Madison, MN- The legal case of Angela Brown, a Minnesota mother who was charged after she treated her son’s health problems with cannabis oil, is expected to end as Mrs. Brown and the state of Minnesota have reached an agreement.
According to a press release from Brown’s attorney, Michael Hughes, Brown and the state of Minnesota filed a “continued for dismissal” petition with the Lac Qui Parle County Court on April 17th to dismiss the final remaining charge of child endangerment upon Brown paying $100 and avoiding violations for 90 days. Angela Brown will not have to plead guilty.
“This resolution obtains the ultimate goal, which was to get the charges against Mrs. Brown dismissed,” stated the release.
The agreement was reached before jury selection for Brown’s trial was set to begin next week. Brown was facing up to a year in jail and a $3,000 fine for giving her son the oil. Brown will now be avoiding a jury trial, which also spares Brown’s son, Trey, from being subpoenaed to testify. According to the press release, “the State had threatened to subpoena the child and force him to testify against his mother at trial.”
According to the Star Tribune, Angela Brown accepted the deal but remains frustrated by the state’s pursuit of charges against her. “For an entire year, they have put us through emotional, financial and literally physical damages,” she said. “And now they want me to pay court fees and spend 90 more days dealing with them?”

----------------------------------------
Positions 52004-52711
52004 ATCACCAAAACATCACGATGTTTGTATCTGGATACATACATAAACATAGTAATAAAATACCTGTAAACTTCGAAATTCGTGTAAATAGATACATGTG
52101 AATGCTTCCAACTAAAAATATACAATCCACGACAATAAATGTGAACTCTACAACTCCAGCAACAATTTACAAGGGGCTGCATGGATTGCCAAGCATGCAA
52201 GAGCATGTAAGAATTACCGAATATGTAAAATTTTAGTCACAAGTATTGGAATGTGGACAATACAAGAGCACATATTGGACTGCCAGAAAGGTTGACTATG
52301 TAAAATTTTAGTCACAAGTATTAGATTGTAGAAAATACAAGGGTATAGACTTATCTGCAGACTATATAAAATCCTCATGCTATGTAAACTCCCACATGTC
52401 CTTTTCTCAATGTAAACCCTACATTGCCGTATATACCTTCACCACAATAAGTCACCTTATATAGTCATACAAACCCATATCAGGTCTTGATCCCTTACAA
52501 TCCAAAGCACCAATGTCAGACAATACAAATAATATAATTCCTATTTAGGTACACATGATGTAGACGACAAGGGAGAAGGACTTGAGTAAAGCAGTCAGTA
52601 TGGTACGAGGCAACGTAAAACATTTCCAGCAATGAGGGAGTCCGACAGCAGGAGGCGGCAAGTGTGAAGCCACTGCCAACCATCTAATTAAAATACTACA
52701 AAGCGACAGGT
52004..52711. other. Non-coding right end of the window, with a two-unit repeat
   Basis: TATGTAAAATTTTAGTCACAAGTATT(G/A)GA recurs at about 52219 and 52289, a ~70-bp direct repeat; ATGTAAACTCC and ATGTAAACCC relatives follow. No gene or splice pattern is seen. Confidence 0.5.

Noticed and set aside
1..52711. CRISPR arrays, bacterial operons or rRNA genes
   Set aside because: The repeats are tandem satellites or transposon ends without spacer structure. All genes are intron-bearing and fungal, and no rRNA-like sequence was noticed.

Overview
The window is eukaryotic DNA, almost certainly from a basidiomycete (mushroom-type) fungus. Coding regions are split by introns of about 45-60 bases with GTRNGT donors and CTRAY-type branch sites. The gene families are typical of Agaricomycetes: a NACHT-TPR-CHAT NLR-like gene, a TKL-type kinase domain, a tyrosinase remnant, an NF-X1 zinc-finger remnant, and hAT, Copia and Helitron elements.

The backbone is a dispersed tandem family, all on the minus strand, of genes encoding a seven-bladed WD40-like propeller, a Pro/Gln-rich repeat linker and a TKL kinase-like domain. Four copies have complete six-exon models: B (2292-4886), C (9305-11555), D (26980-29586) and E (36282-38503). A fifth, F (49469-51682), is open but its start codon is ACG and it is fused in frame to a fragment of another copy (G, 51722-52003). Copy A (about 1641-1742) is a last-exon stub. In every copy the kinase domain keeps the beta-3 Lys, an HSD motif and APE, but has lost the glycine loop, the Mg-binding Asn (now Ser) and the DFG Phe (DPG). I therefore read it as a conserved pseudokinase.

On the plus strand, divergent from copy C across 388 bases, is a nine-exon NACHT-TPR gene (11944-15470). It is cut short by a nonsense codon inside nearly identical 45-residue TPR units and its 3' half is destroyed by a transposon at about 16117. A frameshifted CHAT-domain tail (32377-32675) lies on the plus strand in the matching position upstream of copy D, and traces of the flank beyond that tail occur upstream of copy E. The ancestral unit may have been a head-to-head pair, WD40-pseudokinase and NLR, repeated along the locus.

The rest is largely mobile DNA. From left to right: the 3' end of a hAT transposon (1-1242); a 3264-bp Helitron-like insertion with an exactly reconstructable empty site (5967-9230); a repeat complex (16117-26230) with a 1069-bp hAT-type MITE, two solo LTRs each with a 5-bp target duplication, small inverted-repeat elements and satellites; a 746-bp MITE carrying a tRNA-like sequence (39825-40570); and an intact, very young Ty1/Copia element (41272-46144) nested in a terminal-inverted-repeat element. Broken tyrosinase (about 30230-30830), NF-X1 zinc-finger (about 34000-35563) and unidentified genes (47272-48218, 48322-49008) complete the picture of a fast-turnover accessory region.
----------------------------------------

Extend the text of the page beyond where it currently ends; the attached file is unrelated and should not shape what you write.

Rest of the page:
Legal troubles for the Brown family began last year when Angela turned to cannabis oil to treat Trey’s multiple medical issues stemming from a sports injury that occurred when the boy was 11. After the injury, Trey suffered a stroke and had been in a coma. Medical issues followed, including seizures, muscle spasms and severe headaches, and they were causing Trey’s school grades to decline. Angela said that he had begun harming himself.
According to court documents, the family had exhausted almost every other course of treatment for Trey before discussing cannabis as a possible option with Trey’s medical providers.
The Brown family said that Trey’s condition greatly improved shortly after using cannabis oil. An investigation was prompted when Trey’s school discovered, after staff noted that his academic performance had improved, that he had been taking the oil. Angela was later charged with two counts of child endangerment; one of those charges was dropped in January.
During the legal ordeal, Trey has not access to cannabis oil and Angela Brown said that Trey’s seizures returned, causing him to be sent to the emergency room twice. The family is currently struggling with about $8,000 in medical bills incurred while Trey has not been allowed to use the oil.
Marijuana use for some medical purposes will be legal in Minnesota on July 1st, 2015. The Brown family has decided to move to Colorado, where the blend of cannabis oil that effectively treated Trey’s symptoms was obtained. Cannabis oil is also reportedly cheaper and more easily accessible in Colorado. The family has started a GoFundMe fundraiser to help cover medical bills and moving expenses.
“We were ready for a dog fight,” Hughes said in regards to the trial. “I am very emotional about this case on several levels and have been preparing for this battle since taking the case. At the end of the day all the charges originally brought against my client will be dismissed. I see this as a victory and a positive outcome. Still, what this family has endured is just another sad example of how cannabis prohibition negatively impacts our society.”
Click here for more information about the Brown case.